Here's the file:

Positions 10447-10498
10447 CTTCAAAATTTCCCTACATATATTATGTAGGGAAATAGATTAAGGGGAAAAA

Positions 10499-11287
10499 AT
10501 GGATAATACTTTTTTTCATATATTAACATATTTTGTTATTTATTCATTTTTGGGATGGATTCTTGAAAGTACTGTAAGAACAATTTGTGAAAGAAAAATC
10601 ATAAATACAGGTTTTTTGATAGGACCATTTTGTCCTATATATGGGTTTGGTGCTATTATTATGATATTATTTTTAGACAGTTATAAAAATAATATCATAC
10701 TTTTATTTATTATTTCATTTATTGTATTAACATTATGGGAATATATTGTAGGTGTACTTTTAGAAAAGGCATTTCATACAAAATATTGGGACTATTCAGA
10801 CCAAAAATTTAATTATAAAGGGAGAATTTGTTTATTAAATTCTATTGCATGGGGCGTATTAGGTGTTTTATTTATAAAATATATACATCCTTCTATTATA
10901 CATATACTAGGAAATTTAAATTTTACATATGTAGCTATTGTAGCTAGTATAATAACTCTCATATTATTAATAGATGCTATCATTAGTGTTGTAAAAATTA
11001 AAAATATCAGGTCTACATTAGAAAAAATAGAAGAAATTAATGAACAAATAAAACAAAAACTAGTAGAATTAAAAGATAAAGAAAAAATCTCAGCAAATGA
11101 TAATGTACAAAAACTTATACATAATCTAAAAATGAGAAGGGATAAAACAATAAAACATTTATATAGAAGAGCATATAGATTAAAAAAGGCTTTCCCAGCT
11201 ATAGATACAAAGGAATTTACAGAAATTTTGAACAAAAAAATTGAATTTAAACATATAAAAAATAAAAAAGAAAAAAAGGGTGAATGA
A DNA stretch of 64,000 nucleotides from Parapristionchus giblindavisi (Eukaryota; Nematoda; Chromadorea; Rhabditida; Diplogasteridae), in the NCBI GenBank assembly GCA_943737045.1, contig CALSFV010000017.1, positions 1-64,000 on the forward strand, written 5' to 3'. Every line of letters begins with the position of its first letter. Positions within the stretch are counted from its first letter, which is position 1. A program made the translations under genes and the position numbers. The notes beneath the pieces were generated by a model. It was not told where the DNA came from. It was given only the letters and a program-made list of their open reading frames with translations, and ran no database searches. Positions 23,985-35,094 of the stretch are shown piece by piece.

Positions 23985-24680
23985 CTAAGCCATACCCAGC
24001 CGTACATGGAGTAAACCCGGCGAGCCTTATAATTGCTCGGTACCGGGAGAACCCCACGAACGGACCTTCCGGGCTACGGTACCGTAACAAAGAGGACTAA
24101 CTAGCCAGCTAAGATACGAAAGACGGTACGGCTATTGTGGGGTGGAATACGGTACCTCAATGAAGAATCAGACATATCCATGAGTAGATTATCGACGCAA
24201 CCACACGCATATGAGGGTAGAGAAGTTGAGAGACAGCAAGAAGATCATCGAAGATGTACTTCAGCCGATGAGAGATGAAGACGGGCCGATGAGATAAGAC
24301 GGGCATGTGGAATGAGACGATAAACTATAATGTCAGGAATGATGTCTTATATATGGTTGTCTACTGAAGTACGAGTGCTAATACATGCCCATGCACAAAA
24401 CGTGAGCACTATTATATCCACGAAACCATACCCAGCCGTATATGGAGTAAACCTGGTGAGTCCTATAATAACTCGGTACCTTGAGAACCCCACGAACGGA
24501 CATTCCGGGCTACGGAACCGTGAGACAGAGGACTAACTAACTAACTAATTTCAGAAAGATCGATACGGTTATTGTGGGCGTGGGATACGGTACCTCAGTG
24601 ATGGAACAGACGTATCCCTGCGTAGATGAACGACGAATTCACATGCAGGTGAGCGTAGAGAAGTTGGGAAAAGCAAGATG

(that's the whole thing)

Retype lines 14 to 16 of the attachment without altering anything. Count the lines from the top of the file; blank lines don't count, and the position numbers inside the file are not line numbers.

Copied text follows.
Positions 23985-24680
23985 CTAAGCCATACCCAGC
24001 CGTACATGGAGTAAACCCGGCGAGCCTTATAATTGCTCGGTACCGGGAGAACCCCACGAACGGACCTTCCGGGCTACGGTACCGTAACAAAGAGGACTAA